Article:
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Tagli budget DoD: a rischio CSAR(X)


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The Pentagon has included the U.S. Air Force’s $15 billion combat, search and rescue (CSAR-X) helicopter replacement acquisition among the programs meant for the chopping block in upcoming budget deliberations, say industry and government sources familiar with the program procurement.

 

It is still relatively early in the process and CSAR-X still could once again survive Defense Department maneuvering to remain an Air Force mission and priority. But the Pentagon’s reconsideration of the program shows the lingering doubts that some in DOD have about the need for a dedicated CSAR-X fleet, and the internal battle going on for the money slated for the program and the mission.

 

Part of the reason why the CSAR-X remains an open question is because of acquisition missteps by the Air Force. The service had to pull back from its first choice for the contract – the Boeing HH-47 Chinook variant – after the congressional Government Accountability Office (GAO) upheld two protests by rival bidders Lockheed Martin and Sikorsky. At the same time, Air Force requirement changes sparked an investigation by the Pentagon Inspector General (IG).

 

Given the controversy surrounding the Boeing choice and some of the bad publicity surrounding the Lockheed presidential helicopter program, some familiar with the program have suggested Sikorsky could win the new bid for CSAR-X, despite delays with a Canadian helicopter effort.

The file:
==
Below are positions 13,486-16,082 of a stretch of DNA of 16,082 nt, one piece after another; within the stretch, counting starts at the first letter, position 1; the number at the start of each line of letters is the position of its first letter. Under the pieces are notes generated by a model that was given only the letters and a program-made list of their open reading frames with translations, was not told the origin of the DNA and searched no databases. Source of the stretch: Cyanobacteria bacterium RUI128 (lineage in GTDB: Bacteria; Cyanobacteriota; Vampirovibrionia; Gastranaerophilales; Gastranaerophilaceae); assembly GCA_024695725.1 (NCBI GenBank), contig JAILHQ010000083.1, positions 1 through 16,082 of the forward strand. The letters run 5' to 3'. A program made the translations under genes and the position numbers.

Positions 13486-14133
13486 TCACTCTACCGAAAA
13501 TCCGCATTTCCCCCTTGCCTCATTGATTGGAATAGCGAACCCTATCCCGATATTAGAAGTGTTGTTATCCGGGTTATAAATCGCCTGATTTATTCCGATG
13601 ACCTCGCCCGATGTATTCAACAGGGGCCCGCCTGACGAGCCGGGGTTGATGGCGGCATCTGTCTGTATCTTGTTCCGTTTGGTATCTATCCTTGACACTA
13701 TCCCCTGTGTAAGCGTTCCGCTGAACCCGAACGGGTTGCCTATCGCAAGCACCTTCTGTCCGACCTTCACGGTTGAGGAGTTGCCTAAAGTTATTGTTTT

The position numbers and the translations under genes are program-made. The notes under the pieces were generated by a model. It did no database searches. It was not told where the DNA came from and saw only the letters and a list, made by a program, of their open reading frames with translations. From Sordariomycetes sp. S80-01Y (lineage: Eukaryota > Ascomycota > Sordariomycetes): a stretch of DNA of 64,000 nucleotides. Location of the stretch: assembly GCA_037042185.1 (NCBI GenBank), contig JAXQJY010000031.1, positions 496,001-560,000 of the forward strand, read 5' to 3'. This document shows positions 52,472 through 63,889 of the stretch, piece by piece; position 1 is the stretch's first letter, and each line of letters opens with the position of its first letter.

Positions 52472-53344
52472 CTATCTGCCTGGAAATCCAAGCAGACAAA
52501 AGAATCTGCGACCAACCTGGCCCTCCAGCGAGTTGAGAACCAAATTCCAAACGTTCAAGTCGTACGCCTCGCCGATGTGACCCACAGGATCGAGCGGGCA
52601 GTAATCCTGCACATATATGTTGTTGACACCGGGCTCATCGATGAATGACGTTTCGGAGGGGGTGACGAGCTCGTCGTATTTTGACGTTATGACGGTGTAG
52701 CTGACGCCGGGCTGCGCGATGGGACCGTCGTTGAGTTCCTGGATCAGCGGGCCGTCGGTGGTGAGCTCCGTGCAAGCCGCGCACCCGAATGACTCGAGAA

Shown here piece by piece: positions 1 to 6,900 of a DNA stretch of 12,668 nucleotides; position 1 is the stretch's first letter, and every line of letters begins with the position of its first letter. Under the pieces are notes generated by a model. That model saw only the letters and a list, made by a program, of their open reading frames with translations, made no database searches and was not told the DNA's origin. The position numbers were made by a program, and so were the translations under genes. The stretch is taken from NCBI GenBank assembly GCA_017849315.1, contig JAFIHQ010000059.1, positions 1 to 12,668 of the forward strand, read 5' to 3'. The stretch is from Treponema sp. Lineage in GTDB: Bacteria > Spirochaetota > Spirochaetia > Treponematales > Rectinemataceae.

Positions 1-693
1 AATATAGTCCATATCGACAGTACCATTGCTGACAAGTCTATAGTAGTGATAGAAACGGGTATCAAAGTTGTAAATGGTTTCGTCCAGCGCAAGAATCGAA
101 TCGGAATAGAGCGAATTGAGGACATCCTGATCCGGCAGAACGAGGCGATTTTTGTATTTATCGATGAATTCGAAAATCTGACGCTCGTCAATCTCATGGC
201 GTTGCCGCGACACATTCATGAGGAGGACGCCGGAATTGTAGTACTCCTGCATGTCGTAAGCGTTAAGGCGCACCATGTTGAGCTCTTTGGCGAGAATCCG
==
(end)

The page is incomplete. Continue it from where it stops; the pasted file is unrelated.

But CSAR-X delays spurred by the industry protests and IG investigation also provided more ammunition to those in the Pentagon who had tried to prevent the Air Force from rebuilding its CSAR fleet for years.

 

Earlier this year, as part of an exclusive Aerospace DAILY investigation, Pentagon acquisition chief John Young questioned the analysis that went into determining the need for a CSAR-X fleet, and said the whole CSAR mission should be re-examined (Aerospace DAILY, Jan. 28-30). Recently on Aviation Week’s Ares technology blog, former USAF Chief of Staff Mike Ryan challenged Young and said combatant commanders’ requests belie the idea of a nondedicated fleet.

 

DOD leaders have rejected all speculation over major imminent program changes or cancellations, with Defense Secretary Robert Gates saying last month that no decisions will be final until the end of negotiations with the White House.

 

http://www.aviationweek.com/aw/generic/sto...X%20Acquisition

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Già, possiamo consolarci per una volta, ma rimane il fatto che tutti i programmi dove era immischiata finmeccanica rischiano pesanti tagli.

 

 

Peccato, anche perchè Finmeccanica rappresenta in un momento così critico, uno dei punti di forza dell'industria Italiana! :(

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